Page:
Honestly coming to terms with one’s death involves reflection on its significance in one’s life, and thinking about the larger values that give life its meaning. The death is often perceived as the highest evil: not merely because it sets an end to our life, but because it renders all we do meaningless. Allegedly it is for this reason that we need to do everything in our power to stop the presently inevitable decline of our bodies and to extend human lifespan indefinitely. But researchers use mathematics and cell science to conclude that the aging process and death are inevitable, no matter how hard you try. However, we must also ask whether life will inevitably become meaningless in an indefinitely extended life.
The true joy of living, however, comes from the surge in the human “power of striving” that accompanies the acquisition of knowledge, especially knowledge of oneself, truth of life and of one’s place in nature. Lives becomes meaningful, when it is dedicated for the benefit of others. This self-understanding is a kind of wisdom, and it fills a free person with self-esteem. It also liberates a free person from detrimental emotions such as hate, envy, jealousy, vindictiveness and moves him/her to improve the lives of others and treat them with benevolence, and magnanimity.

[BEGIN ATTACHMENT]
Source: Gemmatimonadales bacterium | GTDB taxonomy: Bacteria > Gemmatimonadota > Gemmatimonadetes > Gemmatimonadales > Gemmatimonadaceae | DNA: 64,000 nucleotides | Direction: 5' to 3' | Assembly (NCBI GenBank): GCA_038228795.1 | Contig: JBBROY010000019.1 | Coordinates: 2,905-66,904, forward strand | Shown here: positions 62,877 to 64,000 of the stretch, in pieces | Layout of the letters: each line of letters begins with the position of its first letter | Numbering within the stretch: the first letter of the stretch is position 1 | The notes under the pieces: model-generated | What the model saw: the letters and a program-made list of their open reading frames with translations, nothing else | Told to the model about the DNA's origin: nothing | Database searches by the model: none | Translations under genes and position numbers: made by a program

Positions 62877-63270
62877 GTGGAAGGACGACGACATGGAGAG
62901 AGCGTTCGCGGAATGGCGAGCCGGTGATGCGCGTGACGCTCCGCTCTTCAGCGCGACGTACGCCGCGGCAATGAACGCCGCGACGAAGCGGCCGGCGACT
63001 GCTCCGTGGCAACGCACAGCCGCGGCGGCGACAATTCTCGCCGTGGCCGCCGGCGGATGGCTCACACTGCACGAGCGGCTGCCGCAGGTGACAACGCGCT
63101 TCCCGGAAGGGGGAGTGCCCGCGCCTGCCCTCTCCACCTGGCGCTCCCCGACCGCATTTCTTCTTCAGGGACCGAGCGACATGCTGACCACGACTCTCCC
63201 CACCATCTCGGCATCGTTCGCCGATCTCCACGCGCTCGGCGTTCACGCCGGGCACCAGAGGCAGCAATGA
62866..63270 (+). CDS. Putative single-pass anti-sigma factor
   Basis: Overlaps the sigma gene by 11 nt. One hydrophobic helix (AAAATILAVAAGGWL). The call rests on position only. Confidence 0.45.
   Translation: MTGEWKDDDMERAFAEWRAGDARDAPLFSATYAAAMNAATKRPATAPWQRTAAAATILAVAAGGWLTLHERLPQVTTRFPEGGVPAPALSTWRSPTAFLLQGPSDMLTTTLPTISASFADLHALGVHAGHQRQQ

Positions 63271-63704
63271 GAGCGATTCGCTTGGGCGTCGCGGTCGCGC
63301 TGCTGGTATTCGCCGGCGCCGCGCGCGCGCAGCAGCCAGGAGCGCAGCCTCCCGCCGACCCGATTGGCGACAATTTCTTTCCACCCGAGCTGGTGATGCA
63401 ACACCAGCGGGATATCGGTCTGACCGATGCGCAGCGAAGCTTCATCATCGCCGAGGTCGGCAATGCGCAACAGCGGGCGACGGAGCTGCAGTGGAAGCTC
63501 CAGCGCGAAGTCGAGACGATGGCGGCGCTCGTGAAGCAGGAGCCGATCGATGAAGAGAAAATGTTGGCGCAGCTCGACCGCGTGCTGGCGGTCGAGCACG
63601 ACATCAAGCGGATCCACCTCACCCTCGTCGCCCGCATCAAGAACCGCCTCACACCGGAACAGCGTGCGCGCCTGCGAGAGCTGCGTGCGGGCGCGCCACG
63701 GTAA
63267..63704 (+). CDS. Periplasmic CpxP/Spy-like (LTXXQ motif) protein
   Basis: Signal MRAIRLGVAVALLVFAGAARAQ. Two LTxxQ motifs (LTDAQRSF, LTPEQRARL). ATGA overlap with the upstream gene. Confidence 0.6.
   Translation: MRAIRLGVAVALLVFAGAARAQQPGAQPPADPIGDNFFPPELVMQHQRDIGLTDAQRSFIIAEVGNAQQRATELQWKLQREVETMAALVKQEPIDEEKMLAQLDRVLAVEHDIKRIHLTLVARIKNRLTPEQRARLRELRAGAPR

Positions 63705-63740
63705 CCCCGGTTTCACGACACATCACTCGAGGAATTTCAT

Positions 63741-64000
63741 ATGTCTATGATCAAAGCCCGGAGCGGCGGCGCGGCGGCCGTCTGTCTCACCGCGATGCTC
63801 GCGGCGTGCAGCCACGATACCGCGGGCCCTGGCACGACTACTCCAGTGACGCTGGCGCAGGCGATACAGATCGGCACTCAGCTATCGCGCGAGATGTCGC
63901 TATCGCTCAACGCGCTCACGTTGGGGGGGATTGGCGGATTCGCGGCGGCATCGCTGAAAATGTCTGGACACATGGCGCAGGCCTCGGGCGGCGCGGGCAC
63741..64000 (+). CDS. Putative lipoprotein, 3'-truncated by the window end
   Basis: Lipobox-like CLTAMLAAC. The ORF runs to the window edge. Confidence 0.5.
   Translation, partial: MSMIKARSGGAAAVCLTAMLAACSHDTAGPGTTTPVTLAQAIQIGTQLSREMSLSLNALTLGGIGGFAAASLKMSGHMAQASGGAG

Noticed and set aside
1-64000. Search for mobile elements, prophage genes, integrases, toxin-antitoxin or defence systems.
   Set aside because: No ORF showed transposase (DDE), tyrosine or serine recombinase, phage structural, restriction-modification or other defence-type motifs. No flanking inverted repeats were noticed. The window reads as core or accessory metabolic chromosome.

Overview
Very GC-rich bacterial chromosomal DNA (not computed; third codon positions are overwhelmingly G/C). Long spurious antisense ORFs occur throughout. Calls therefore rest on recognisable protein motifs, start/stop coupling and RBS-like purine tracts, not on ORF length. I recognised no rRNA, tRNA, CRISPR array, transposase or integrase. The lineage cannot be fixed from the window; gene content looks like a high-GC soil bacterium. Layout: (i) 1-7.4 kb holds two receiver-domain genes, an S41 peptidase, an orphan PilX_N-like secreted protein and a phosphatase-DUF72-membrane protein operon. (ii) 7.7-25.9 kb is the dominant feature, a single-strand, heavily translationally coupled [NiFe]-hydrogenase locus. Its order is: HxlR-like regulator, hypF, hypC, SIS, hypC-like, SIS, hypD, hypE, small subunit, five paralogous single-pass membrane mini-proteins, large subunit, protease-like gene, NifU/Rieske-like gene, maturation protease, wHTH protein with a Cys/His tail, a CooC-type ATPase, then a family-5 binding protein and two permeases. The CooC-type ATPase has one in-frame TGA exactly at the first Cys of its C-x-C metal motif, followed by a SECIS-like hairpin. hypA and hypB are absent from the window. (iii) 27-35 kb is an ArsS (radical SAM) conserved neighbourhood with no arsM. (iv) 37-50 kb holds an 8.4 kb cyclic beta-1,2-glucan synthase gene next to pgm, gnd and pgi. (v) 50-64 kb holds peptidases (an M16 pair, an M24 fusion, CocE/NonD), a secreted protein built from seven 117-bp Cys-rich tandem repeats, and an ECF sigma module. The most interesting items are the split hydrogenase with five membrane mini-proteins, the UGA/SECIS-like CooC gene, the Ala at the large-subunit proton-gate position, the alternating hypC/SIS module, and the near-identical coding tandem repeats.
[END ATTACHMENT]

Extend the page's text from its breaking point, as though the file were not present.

In all of this, the free person sees how such attitudes and behaviours are in their own best interest. The important thing is that how to live well, how to serve others better, how to help others in distress, finally how to lead an examined life, a life that reaches our highest potential as rational being and, just as vital, lessons on how to die—there can be no better guide.